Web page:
The primary difference between continuations and something like setjmp() or goto is that continuations encapsulate the entire state (memory) of the program.

Consider this scheme code (which can certainly be clarified -- takers?):

 (let ((a 4))
	(format #t
		"1: a is ~s, lambda returns ~s\n"
		a
		(call/cc
		(lambda (k)
		(set! a 3)
		(format #t "2: (inside lambda) a is ~s\n" a)
		(k 0))))
	(format #t "3: (final) a is ~s\n" a))
The result from evaluating this code is:

 2: (inside lambda) a is 3
 1: a is 4, lambda returns 0
 3: (final) a is 3
Notice that the function inside the (lambda (k) ...) executes first, and sets a to three instead of four.

However, when it "returns" inside the format statement, a is "still" four!

In the third format statement, a "becomes" three again.

The semantics of a call-with-current-continuation are not directly possible in ANSI C. I think you would need something like copy-on-write memory pages. Here is a first try using the Unix fork() function:

 #include <unistd.h>
 #include <sys/types.h>
 #include <sys/wait.h>
 #include <stdio.h>
 int
 main()
 {
	int a=4;
	pid_t k;
	k = fork();
	if (0 != k) {
	int status=0;
	int options=0;
	waitpid(k,&status,options);
	printf("%d %d\n", a, WEXITSTATUS(status));
	return 0;
	} else {
	a=3;
	printf("%d\n", a);
	return 10;
	}
 }
I think a fundamental limitation of this for C on Unix is that you can't return into another program's address space.

I think you've misunderstood what goes on slightly: if you drop the token 'call/cc' and replace '(k 0)' with '0' (replacing the call/cc with a function application), you get the same result. If I'm not mistaken, the value of 'a' is passed to format before the lambda is applied. If, with a suitable definition of format, you modified the a to use a lazier form (a lambda returning the value of a, or simply quoting 'a' and then evalling it), you would get the expected result of "1: a is 3".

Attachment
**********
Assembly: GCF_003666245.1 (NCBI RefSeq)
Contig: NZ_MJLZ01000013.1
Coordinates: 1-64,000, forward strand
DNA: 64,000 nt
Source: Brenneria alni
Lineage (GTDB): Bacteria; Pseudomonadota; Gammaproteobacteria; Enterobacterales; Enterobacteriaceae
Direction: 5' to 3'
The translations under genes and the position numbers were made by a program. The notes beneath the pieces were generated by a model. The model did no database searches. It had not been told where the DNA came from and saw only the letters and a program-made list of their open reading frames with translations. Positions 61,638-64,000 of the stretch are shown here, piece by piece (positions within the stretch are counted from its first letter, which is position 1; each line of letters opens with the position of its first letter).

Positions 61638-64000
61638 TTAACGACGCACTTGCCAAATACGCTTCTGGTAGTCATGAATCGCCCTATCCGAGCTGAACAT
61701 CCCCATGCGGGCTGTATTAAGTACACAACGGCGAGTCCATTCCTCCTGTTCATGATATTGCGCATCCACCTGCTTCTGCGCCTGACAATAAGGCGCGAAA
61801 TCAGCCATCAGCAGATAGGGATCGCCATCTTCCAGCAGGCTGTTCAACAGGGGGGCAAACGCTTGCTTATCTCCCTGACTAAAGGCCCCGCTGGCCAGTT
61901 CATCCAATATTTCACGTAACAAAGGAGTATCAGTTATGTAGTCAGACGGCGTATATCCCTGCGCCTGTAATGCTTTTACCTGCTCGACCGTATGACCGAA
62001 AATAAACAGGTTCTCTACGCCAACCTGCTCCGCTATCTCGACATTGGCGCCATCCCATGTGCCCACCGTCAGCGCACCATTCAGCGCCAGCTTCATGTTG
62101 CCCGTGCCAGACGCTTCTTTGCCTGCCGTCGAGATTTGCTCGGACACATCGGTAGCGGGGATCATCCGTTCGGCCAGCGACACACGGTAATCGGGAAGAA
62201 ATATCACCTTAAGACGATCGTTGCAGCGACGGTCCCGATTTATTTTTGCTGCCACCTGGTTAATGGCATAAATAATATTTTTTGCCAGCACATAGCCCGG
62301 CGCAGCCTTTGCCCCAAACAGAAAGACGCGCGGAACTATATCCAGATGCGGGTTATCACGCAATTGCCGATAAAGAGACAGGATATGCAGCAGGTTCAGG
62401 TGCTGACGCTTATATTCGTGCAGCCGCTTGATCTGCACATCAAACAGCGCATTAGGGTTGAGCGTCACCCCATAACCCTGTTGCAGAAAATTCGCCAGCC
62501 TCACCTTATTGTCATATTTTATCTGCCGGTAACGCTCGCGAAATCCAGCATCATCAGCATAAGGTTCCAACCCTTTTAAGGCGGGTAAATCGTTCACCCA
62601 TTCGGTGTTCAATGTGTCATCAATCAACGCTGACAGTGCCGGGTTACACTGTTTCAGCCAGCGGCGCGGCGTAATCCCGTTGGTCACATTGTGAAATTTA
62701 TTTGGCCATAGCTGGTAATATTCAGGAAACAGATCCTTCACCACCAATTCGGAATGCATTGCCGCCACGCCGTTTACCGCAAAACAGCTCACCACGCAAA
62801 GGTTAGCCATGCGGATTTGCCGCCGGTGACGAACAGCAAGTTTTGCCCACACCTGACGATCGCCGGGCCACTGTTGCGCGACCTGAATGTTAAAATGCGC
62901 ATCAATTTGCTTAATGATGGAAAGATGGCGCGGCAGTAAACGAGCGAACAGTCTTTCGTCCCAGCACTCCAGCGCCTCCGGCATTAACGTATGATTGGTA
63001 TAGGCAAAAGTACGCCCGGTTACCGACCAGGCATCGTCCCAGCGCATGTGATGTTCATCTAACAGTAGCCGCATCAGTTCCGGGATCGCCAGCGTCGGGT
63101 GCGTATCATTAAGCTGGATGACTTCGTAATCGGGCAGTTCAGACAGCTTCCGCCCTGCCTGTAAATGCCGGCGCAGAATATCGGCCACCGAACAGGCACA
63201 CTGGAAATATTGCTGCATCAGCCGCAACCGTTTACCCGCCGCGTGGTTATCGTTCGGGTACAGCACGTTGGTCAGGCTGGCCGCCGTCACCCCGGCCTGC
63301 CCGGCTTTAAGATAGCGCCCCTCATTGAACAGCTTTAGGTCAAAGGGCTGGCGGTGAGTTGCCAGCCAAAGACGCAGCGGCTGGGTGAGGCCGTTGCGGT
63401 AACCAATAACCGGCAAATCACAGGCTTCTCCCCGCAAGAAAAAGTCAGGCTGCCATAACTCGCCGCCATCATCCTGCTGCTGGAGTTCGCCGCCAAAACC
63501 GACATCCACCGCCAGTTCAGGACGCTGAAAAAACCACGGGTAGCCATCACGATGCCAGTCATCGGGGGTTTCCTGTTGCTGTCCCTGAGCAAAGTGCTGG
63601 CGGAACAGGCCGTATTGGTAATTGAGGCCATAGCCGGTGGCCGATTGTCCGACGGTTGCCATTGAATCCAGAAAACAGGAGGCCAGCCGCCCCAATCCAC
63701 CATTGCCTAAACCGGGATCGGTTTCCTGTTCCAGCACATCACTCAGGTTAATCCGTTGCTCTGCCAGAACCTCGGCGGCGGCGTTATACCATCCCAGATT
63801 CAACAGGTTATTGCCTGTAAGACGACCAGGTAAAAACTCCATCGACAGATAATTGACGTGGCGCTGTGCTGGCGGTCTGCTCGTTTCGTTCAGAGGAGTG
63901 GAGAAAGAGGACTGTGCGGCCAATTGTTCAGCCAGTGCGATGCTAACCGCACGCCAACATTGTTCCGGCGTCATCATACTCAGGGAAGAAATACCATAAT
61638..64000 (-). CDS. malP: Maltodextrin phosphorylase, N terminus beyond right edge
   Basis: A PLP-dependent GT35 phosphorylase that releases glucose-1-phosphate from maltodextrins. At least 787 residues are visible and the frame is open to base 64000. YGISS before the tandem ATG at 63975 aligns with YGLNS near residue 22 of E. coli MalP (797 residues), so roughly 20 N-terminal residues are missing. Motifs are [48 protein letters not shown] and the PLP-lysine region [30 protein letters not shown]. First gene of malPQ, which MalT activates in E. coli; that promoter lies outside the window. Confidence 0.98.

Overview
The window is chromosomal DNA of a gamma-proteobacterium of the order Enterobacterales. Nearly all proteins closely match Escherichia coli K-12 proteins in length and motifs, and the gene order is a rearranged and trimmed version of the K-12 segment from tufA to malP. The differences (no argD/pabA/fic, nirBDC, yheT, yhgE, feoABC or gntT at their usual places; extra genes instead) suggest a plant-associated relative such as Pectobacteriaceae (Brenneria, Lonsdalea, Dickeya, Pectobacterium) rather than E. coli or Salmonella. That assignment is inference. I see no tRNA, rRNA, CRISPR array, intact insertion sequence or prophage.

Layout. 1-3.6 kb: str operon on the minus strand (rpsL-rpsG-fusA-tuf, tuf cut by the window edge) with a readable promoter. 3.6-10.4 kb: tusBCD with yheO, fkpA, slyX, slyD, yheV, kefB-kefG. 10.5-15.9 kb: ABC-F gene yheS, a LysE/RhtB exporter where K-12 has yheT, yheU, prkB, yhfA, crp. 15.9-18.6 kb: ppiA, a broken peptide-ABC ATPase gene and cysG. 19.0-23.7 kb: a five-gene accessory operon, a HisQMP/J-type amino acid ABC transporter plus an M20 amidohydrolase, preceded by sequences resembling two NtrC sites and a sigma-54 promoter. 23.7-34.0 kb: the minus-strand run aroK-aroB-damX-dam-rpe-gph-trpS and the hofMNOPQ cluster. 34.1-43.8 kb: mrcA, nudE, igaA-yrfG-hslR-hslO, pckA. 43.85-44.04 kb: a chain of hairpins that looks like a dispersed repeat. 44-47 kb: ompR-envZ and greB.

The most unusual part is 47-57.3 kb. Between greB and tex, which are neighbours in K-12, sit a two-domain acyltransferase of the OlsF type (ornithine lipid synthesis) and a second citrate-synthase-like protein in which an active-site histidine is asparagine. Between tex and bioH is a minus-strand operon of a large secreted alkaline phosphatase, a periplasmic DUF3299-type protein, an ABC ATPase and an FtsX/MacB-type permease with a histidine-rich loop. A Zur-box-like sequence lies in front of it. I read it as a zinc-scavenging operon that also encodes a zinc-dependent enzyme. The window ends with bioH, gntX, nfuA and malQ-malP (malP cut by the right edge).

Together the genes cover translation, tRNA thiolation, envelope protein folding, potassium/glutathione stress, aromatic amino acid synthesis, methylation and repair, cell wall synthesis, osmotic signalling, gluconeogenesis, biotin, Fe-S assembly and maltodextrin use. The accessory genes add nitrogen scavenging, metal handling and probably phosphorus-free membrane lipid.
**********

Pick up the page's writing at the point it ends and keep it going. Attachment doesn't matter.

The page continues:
In a similar manner, if you pass a function to another function "(display call/cc)", 'display' is not receiving the variable 'call/cc', but the lambda which 'call/cc' represents. "(define blah call/cc) (display blah)" will display exactly the same thing as "(display blah)".

--WilliamUnderwood


If you've ever done assembler, continuations are very simple. A continuation is just a structure containing: To create one you just suck this stuff out of the computer. To invoke one you just copy it all back into the hardware. The effect of invoking a continuation is to jump the program back to the same state as when the continuation was created, but only with regards to stack and registers (the rest of memory is left alone).

Or, in C terms, it's like setjmp() and longjmp() except that it makes a copy of the stack instead of just taking a pointer. Since invoking the continuation copies a whole old stack back into memory, you can call it at any time and as many times as you like, and it will always take you back to the same place.

People use tricks to avoid actually copying the whole stack all the time, but that is an implementation detail.